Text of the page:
Bodily Customer Service: Pointers meant for Distributors together with Workers

Change management and organization development experts talk about’creating alignment’- aligning organizational strategy with daily business needs. And a big part of this really is creating alignment between customer needs and employee actions as customer support providers. But we also have to take note of internal customers – those people within the corporation that service us – as internal customers and who we service as internal customers. “There’s an amazingly close and consistent link between how internal clients are treated and how external customers perceive the quality of your organization’s services. It’s extremely difficult to offer good external service if your organization is not providing good internal service.” R. Zemke and K. Anderson, Delivering Knock Your Socks Off Service, 1981.

And it’s not just about internal customers within the walls of one’s organization, it’s also about those arms-length internal customers and customer support providers – suppliers and contractors – those people who either supply your organization directly or enter into contact together with your external customers, directly, as your representative. These suppliers and contractors should be considered an integral part of one’s organization and the service they offer must be measured as accurately and frequently as you gauge the service level you provide.

To my mind, servicing others, whether internal or external (customer, supplier, colleague, peer, supervisor, contractor), should reflect the values of one’s organization and the method to retain the very best customers – again, whether internal or external – may be applied across any of these groups. Suppliers and contractors must be selected and retained based on their commitment to servicing your visitors – and your employees – as you require them to be serviced. Telus customer service Although you do not’own’these suppliers and contractors, you have the right to demand the equivalent degree of service you provide to your customers. When selecting your suppliers and contractors, or measuring those you currently are connected with, the following guidelines can help ensure that internal service meets the standard.

Recruit suppliers and contractors as you would your employees.

You should be seeking out the very best person for the task, the high performer who will be able to deliver on your business expectations and drive up results for your company. Why not utilize a number of the recruiting tools you employ when conducting a look for an employee? Consider it. You will soon be paying this supplier or contractor to do services for you or your visitors so you ought to expect them to be of the calibre you expect from the new employee. Consider requesting a resume of these qualifications and experience, customers they have serviced, certifications that may be required, and if available, customer testimonials. Interview them in a similar fashion to the way in which you interview for employees. Check their references and ensure you put set up a contractual arrangement that clearly documents what you expect from their store and what they could expect from you (this is just another version of position profiles and expectations for the role).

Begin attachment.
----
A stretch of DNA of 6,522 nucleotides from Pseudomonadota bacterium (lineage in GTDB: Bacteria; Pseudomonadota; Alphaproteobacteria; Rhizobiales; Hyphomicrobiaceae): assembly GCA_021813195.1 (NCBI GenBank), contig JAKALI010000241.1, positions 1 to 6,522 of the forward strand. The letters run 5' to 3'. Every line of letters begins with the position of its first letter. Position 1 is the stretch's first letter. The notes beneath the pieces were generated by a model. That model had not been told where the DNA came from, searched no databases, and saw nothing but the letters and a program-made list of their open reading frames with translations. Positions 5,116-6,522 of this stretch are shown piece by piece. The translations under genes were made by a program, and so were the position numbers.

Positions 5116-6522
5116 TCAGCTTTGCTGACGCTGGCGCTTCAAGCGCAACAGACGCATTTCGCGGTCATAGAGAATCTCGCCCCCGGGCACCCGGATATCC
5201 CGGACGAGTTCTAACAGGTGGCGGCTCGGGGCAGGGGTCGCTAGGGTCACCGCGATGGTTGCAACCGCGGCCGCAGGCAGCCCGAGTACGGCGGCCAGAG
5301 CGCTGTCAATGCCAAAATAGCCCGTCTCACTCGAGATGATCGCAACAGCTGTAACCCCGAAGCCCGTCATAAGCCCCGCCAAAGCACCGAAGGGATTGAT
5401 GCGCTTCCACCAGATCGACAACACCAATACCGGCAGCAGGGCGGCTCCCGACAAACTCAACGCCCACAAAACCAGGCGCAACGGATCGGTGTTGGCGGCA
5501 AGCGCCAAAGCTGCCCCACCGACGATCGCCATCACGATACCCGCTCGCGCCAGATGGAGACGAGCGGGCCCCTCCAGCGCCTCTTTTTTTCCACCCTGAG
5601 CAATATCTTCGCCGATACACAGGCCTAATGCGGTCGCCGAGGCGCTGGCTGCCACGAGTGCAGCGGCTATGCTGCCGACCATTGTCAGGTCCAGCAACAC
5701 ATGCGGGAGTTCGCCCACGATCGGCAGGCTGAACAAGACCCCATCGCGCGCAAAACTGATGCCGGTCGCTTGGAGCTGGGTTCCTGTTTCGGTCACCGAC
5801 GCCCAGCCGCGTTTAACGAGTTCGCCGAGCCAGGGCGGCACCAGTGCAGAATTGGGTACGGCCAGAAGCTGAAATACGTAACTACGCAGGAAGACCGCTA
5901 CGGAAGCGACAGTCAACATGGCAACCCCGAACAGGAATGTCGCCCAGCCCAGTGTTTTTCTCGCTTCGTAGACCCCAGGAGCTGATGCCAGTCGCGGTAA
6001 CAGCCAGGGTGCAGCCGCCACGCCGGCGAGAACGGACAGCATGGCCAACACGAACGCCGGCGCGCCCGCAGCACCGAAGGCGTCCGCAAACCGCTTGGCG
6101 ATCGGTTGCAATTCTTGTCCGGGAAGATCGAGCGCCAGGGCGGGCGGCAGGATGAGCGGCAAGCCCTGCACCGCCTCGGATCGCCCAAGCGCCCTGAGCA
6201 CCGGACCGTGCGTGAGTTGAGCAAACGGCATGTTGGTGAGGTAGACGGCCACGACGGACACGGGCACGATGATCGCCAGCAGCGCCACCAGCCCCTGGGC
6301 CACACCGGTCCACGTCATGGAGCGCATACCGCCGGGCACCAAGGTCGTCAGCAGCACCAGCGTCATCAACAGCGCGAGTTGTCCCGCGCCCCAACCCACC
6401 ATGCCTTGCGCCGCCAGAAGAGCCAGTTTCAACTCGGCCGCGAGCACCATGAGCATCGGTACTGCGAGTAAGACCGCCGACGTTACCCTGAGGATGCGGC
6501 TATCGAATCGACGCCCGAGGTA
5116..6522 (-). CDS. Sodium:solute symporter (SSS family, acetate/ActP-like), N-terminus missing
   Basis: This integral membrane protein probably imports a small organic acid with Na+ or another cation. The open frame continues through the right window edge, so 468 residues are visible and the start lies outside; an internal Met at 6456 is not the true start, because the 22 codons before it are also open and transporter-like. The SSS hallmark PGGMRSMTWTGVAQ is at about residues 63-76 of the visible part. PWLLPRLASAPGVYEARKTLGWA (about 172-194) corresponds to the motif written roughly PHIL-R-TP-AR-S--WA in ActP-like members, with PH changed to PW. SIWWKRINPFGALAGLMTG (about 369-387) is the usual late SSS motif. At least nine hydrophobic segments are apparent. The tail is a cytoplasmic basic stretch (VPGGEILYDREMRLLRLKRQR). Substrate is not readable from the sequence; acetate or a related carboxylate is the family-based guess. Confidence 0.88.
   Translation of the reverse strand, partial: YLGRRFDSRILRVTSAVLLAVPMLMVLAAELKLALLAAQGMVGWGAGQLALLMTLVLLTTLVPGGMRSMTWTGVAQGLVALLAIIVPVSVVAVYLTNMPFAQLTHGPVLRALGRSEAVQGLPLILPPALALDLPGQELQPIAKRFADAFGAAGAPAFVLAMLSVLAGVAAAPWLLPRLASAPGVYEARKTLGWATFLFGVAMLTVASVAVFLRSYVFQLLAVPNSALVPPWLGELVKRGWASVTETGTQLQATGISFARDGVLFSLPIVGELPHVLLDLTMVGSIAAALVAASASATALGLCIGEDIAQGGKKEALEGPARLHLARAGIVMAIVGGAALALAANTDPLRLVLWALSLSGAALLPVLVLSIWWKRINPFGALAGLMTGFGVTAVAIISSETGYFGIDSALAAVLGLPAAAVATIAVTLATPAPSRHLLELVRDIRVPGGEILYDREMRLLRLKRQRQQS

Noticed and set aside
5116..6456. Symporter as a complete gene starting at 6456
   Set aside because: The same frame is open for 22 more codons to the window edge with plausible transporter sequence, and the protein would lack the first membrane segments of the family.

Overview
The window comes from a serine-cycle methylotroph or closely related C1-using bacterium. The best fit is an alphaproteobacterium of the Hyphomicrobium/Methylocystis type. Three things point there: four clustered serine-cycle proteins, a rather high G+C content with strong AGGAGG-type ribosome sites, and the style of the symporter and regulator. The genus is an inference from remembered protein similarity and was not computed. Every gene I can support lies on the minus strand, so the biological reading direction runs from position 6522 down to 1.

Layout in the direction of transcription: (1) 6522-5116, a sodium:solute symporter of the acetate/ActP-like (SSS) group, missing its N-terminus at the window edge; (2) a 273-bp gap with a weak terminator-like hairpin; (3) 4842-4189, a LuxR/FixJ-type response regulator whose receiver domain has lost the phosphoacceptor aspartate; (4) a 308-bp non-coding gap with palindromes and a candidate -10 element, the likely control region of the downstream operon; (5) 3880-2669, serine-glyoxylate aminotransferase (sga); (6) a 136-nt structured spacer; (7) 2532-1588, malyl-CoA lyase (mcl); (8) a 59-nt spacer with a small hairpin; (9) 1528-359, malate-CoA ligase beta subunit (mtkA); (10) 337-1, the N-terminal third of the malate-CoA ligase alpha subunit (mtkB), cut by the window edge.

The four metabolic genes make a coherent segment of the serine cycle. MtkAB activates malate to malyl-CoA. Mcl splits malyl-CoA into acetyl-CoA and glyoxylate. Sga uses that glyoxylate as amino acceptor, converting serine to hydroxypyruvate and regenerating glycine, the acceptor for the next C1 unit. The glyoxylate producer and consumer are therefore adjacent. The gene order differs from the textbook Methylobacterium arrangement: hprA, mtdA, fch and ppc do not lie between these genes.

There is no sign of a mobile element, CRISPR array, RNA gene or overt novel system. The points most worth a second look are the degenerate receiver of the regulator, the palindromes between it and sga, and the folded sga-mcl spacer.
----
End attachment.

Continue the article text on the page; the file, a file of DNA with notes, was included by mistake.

In these cases, you’re seeking high performers capable of servicing both your visitors and your employees. And you have a responsibility to offer them with the information, resources and possibly, tools, they will need to service both these groups accurately and professionally.

Provide clear expectations of performance.

Even if your suppliers and contractors have caused your organization for a lengthy time frame, it is important to periodically review your expectations of these role and how you expect them to service your customers. Customers are retained simply because they allow us a good relationship making use of their supplier and any contractor or supplier who’s dealing together with your customer directly, sometimes appears by the customer to be an employee of one’s company, and hence; representing your company.

When I was a general manager for a power distribution company, among our contractor service technicians accidentally slice the customer’s phone line. The very first issue for the customer was, of course, the cut phone line and the inconvenience associated. The next issue was that the contractor apologized but told the customer he will have to call our company to secure satisfaction regarding the fee and inconvenience of getting the line repaired. The next issue was the response the customer received from the Branch Manager when he called our company office to complain. He was told we were not responsible since it absolutely was a contractor that had slice the line! Yes, I too, was shocked when the customer got through in my experience to complain and explained what the Branch Manager had said. Much more distressing was the truth that the Branch Manager defended his position when I called him concerning the complaint!

Without doubt we did not clearly identify to the contractor our customer support expectations. In my experience, they certainly were simple. Apologize to the customer, call our office immediately to request a remedy and then use the customer to get the solution implemented. Simple in my experience but certainly not to the contractor or, I quickly discovered, to my Branch Manager.

So my next step was to build a contractor customer support agreement and produce a customer support training program to implement with both our employees and our contractors. We then implemented it across my region. We still had customer support problems with both our contractors and our employees, periodically,but this was a good first step.

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